Monday, February 23, 2009

Ted Berrigan


The Collected Poems of Ted Berrigan
Edited by Alice Notely (University of California Press)

It's not enough that we have the same first name and the same Irish second initial, my attraction to Berrigan's poems was the rather nonbelligerent way he ignored the constricting formalities in poetry and rendered something of a record of his thoughts unspooling as he walked through the neighborhood or went about his tasks.
"Where Will I Wander" is the title of a recent John Ashbery volume, and it might well be an apt description of Berrigan's style; shambling, personal, messy, yet able to draw out the sublime phrase or the extended insight from the myriad places his stanzas and line shifts would land on.

10 THINGS I DO EVERY DAY
by Ted Berrigan

wake up
smoke pot
see the cat
love my wife
think of Frank

eat lunch
make noises
sing songs
go out
dig the streets

go home for dinner
read the Post
make pee-pee
two kids
grin

read books
see my friends
get pissed-off
have a Pepsi
disappear


This takes my breath away, the idea of a series of sighs and mumbled asides rise to an audible sequence and provide the minimal but powerful considered portrait of the daily grind, the awful routines we commit to rather than pursue our what once might have been thought of as our true callings; the voice hangs on the end of the short lines, as if in suspension, waiting for an affirmative line or joke to lighten the tone, but this remains the bone-picked image of borderline despair, the slow death.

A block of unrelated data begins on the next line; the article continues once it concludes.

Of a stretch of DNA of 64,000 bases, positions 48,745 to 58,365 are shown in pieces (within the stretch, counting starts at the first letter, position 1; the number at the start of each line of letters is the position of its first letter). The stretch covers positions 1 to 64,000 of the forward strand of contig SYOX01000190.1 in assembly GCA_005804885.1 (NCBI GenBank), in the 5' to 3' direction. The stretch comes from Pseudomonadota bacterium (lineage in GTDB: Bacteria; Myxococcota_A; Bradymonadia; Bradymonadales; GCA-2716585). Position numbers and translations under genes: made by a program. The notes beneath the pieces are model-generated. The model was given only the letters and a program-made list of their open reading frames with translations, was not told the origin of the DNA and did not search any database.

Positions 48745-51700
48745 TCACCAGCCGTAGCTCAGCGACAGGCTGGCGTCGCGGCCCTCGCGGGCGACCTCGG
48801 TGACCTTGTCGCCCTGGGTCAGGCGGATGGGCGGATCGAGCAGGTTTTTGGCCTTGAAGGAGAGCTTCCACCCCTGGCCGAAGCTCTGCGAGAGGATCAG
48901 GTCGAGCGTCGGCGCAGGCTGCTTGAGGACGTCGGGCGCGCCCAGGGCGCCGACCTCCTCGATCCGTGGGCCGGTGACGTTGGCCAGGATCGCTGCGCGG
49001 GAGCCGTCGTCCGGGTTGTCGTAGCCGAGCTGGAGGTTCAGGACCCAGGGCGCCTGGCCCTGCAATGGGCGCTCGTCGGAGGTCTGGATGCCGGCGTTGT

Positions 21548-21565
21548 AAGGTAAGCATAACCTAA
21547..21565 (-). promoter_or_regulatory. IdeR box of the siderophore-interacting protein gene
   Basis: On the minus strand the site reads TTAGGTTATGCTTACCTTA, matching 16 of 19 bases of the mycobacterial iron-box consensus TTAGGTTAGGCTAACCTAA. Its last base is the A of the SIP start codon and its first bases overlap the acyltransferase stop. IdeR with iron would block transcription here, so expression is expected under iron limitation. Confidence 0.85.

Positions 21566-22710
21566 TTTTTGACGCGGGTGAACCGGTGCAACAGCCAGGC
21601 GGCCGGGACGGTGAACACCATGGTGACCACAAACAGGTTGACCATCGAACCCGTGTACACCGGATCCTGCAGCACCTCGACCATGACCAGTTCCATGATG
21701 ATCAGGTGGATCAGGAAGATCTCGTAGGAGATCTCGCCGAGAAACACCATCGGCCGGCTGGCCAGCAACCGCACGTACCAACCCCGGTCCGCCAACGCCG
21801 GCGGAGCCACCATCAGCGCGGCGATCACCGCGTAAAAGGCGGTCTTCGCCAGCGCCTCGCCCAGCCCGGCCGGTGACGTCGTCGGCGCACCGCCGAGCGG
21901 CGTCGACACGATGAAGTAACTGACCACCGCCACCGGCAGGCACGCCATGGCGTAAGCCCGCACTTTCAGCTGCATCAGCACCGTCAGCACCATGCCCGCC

"...have a Pepsi /disappear..." encapsulates the mood , and makes it clear that sometimes one feels the words one speaks to others comes from elsewhere, not our souls, certainly not our mouths.

The world radiated a magic and energy well enough without the poet's talents for making essences clear to an audience needing to know something more about what lies behind the veil, and Berrigan's gift were his personable conflations of cartoon logic, antic flights of lyric waxing, and darkest hour reflection , a poetry which, at it's best, seemed less a poem than it did a monologue from someone already aware that their world was extraordinary and that their task was to record one's ongoing incomprehension of the why of the invisible world.

1 comment:

  1. I was a friend of Ted's not because he was a poem, I lived nearby. I visited. Nagged. Called him once the best and worst poet in America; that places him well ahead of the majority. He was lyrical. At his best he sang like a bud.

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